Best Times to Ignore the Scale
A few weeks ago I wrote an article about how regularly weighing yourself could help with weight loss. What I failed to mention is that there are times when you should ignore the scale. Following are instances where the number you see may be misleading, inappropriate or downright wrong.
Don't weigh yourself right after a meal. The extra pounds you'll see aren't fat; it's the weight of the food and fluids you've taken in. Weighing yourself after high sodium or spicy meals can show an even greater increase. The salt helps you retain water and spicy foods cause people to drink more. Both will show gain, but it's not permanent. As soon as you visit the bathroom the weight starts to drop back down.
Skip the scale when you finish a workout. It may look like that intense interval program helped you lose a few pounds, but it's just water loss from sweating. Because water makes up more than half a person's weight, a small variation in water content can shift a scale by 5 or more pounds from one day to the next. That's why detox programs that use diuretics are so popular. They flush water out of your system so you weigh less, but they don't change your body composition at all. The moment you drink something, the weight goes right back up to where you started.
Sometimes after a weight training workout, it may register you've gained weight. Unfortunately muscle doesn't appear that quickly. In those instances you're seeing the weight from the water you drank during the workout. Take a leak and the weight goes back down to normal.
Stay off the scale at random times and stick to a routine. If you weighed yourself first thing in the morning, it may be tempting to see what the difference is before you go to sleep at night. Avoid the temptation. If the weight is different, it doesn't necessarily mean you've gained or lost weight. It may simply reflect when you last had a drink, ate a meal or relieved yourself. First thing in the morning, after you've visited the bathroom but before you've eaten tends to be the most reliable time to check your numbers.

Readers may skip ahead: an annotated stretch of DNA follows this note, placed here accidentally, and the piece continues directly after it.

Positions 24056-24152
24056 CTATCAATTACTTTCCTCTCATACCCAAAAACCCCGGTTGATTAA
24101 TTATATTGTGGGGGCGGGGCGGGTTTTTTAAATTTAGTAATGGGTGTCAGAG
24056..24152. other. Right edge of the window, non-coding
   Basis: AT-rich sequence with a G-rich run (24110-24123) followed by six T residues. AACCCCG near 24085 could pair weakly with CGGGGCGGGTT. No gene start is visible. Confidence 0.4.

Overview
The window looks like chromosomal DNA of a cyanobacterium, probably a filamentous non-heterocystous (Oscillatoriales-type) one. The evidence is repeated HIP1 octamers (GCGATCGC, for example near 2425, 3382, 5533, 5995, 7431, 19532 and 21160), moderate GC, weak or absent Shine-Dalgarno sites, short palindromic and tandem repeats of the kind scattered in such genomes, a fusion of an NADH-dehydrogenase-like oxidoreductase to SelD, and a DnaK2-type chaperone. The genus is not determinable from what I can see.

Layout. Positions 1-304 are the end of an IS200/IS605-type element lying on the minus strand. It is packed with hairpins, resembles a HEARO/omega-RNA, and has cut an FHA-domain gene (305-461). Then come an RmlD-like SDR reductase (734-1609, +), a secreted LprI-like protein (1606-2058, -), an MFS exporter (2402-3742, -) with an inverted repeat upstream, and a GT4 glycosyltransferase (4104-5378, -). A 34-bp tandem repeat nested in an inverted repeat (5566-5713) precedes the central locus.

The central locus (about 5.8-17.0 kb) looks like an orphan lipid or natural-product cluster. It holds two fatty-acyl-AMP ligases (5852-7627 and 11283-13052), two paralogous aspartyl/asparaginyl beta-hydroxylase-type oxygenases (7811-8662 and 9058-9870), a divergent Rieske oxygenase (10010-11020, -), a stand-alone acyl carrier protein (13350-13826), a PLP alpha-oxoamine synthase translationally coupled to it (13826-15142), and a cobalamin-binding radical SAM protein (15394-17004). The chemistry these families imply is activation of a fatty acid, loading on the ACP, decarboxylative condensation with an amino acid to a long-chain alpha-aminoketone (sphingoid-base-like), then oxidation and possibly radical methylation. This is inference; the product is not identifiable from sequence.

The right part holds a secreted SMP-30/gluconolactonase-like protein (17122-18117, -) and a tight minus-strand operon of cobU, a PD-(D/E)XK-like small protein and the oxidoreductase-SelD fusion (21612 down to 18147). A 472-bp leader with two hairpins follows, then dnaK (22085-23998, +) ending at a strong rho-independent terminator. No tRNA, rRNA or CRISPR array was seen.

When looking to make changes in your body's composition, a traditional scale won't help. Muscle is more dense than fat. If you take two people who weigh the same (let's say, 160 pounds) and put them side-by-side, the one with a higher percentage of fat will appear bigger. The person with more fat will also have a larger waist and less definition.
By simply comparing the numbers, both weigh 160 pounds so you assume they're both in the same shape. But if one is at 30% fat and the other is at 12%, you've got one person who's technically obese and another whose body is considered in athletic shape.
For people already near their ideal weight, the scale won't help because your goal should be about dropping fat and increasing lean muscle. In those cases it might be good to invest in a scale designed to measure bodyfat.
For women, anytime during your menstrual cycle can be iffy. Weight can fluctuate by 2-4 pounds at various points during the cycle and you'll drive yourself crazy trying to track it. You need to know that weight gains during that time are temporary. Maintain a regular diet and exercise program and it's not something you should worry about.
After childbirth is another bad time to jump on the scale. You might expect a dramatic loss but discover only a few pounds are gone. The first week you may drop up to 15 pounds, but after that you'll lose weight at about the same pace you put it on. Plan on 6-9 months before you're back to your pre-pregnancy weight.
Use the scale as a guide, but don't get too excited, or depressed as it goes through typical daily fluctuations.
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